The chair, which is awarded to a person who has achieved a worldwide reputation for academic excellence and scholarly contributions in a particular field, is funded by the Office of Academic Affairs and is designed to remain in the College of Education, Leadership and Counseling.
Gavrilyuk, successor to Thomas Sullivan, discusses his role as a university collaborator and bridge-builder, and his journey from a solid-state physics student in Moscow to an internationally respected theologian at St. Thomas.
Final-tally numbers haven’t changed much but the composition of the student body is evolving. Reflecting a trend in recent years, we have more undergrads and fewer graduate students, and a more diverse group than ever.
Aquinas yearbook adviser Kim Rueb was discouraged when she began to watch a video titled “Lost Generation” because it paints a bleak picture on what people 18-30 expect their lives to be like at 50. But the video’s ultimate message, Rueb writes today in The Scroll, is that young people – including St. Thomas students – want to make the world a better place.
St. Thomas’ monthly real estate analysis predicts the improving local economy and job creation will keep demand strong for both existing and new homes.
Fifteen students from Justice and Peace Studies Professor Dr. Mike Klein’s “Conflict Transformation” class contributed teaching guides for the ebook “Teaching the Compassionate Rebel Revolution: Ordinary People Changing the World.”
Alicia Long ’10 J.D. is the co-author of Capitol Hell, a novel loosely based on some of her experiences as a young Senate staffer in Washington, D.C.
Promoting statecraft as soulcraft delivers us into the great temptation of idolatry. Whenever anyone proposes empowering government through the force of law to enjoin the right way to think or to shape the right way to feel, we should be nervous.
The inductions will bring the Tommies’ Athletic Hall of Fame membership to 184 individuals and one team since the first inductions in 1974.
McEvers is the first of four speakers in this season’s Minnesota Public Radio News’ Broadcast Journalist Series.
As she has looked around at full rooms since the beginning of the academic year, Susan Alexander has been pleased. People showed up in droves for the Academic Convocation and a brown-bag lunch sponsored by President Julie Sullivan – ample proof that there is a lot of life at St. Thomas these days, Alexander writes in The Scroll.
A senior at St. Thomas, the St. Cloud native met with more than 60 school-age children twice a week at a YMCA summer camp.
Dave Nimmer has a lot of hopes for seniors such as Lindsay Goodwin, a communications and journalism major, but above all is this: He wants them to leave St. Thomas next May “with a sense of passion.” In the meantime, he writes today in The Scroll, he hopes they enjoy their final year here and take time to hear the Christmas concert, enjoy the wit and wisdom of a professor and just sit on the library steps as the campus comes awake.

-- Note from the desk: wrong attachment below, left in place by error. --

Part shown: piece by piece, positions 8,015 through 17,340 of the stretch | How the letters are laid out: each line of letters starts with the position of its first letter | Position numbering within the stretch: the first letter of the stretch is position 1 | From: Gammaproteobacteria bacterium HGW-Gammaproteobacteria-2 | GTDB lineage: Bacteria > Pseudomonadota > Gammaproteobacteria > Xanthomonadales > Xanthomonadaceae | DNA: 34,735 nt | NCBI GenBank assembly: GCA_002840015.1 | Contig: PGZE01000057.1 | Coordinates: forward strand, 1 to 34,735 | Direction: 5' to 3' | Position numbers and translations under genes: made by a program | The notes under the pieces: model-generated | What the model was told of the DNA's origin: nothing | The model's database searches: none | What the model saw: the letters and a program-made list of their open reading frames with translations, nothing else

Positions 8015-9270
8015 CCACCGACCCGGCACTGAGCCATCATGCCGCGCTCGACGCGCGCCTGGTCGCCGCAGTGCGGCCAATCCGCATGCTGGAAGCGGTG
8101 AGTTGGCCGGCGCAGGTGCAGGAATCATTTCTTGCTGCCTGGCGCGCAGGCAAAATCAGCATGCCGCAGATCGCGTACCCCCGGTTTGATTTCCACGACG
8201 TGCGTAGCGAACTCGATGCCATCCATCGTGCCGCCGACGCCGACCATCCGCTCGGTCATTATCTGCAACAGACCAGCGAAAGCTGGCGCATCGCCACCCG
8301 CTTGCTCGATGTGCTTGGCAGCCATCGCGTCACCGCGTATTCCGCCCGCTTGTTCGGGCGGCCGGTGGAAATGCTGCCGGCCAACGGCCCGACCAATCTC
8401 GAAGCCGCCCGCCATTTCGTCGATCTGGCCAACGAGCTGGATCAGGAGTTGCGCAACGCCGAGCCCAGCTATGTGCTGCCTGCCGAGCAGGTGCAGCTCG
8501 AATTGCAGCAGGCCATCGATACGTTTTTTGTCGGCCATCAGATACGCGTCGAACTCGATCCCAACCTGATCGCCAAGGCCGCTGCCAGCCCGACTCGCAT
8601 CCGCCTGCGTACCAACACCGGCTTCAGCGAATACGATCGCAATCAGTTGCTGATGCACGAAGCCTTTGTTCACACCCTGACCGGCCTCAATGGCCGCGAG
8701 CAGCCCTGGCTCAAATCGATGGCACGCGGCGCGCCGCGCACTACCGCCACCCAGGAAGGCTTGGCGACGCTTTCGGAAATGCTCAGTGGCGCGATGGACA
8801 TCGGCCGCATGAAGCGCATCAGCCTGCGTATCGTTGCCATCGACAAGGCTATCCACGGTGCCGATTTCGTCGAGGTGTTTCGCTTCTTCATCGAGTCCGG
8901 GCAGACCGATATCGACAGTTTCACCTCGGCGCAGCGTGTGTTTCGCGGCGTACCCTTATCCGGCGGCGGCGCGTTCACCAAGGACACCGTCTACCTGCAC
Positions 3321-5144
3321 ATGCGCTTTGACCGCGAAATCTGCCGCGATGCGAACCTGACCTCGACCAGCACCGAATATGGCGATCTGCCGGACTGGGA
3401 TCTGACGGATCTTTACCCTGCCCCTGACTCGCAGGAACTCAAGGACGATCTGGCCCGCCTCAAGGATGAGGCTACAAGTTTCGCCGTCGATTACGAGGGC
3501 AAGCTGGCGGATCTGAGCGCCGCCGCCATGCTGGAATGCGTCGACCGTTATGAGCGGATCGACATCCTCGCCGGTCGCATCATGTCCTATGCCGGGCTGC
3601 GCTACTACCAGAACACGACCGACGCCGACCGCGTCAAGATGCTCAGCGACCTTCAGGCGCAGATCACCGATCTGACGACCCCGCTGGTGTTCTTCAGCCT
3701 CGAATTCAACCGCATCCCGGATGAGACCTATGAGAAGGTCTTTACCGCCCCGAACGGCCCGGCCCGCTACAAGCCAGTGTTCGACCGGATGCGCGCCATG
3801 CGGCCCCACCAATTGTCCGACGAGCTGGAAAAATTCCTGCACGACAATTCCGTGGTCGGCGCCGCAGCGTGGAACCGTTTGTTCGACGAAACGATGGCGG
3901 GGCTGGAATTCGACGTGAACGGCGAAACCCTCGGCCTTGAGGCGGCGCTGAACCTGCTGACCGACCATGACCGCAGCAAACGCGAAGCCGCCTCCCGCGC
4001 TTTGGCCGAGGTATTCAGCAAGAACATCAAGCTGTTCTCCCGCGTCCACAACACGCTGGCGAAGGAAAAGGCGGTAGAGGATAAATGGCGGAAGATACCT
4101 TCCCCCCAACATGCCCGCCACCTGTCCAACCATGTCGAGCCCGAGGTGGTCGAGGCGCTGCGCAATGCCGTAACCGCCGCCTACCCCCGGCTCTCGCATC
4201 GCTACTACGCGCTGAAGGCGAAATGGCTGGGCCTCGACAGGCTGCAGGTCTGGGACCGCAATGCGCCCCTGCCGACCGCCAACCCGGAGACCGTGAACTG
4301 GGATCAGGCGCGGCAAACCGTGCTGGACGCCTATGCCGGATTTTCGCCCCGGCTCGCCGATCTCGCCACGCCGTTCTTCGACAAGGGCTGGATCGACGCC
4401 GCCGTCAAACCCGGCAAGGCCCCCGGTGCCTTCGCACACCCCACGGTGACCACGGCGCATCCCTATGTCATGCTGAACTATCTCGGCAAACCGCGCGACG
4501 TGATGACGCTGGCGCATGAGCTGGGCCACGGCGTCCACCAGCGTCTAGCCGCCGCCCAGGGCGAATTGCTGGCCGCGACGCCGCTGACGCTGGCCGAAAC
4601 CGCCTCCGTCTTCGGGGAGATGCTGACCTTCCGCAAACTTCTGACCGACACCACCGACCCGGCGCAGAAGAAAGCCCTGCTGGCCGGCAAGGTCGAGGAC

St. Thomas is beginning the search for its next executive vice president and provost. President Julie Sullivan has appointed a search committee and a search consultant, and they will assist her in choosing a successor to Dr. Susan Huber, who will retire next June 30.
Many of the 58 works on display through Jan. 4 are from a private collection donated to the university by its former president, Father Dennis Dease.
Sometimes all those classroom activities in high school make a difference in somebody’s life. Case in point? Brad Walz ’04, a share-holder at Winthrop & Weinstine, P.A.
A case recently decided by the U.S. Supreme Court focused on intellectual property rights. In Bowman v. Monsanto Co., the Court addressed the question of whether a farmer who buys patented seeds may reproduce them through planting and harvesting without the patent holder’s permission. The Court decided in favor of Monsanto. But was this, and other cases of intellectual property protection, best for the common good? Here, a law professor and a lawyer alumnus debate the question.
That’s what Carol Bruess was told during a summer workshop, and she found it difficult to do that – and nothing else – for a full minute. In fact, she just about lost it at 43.5 seconds. But she held on, and today in The Scroll she advises how meditation and mindfulness make us better at almost everything we do. So slow down – and just breathe!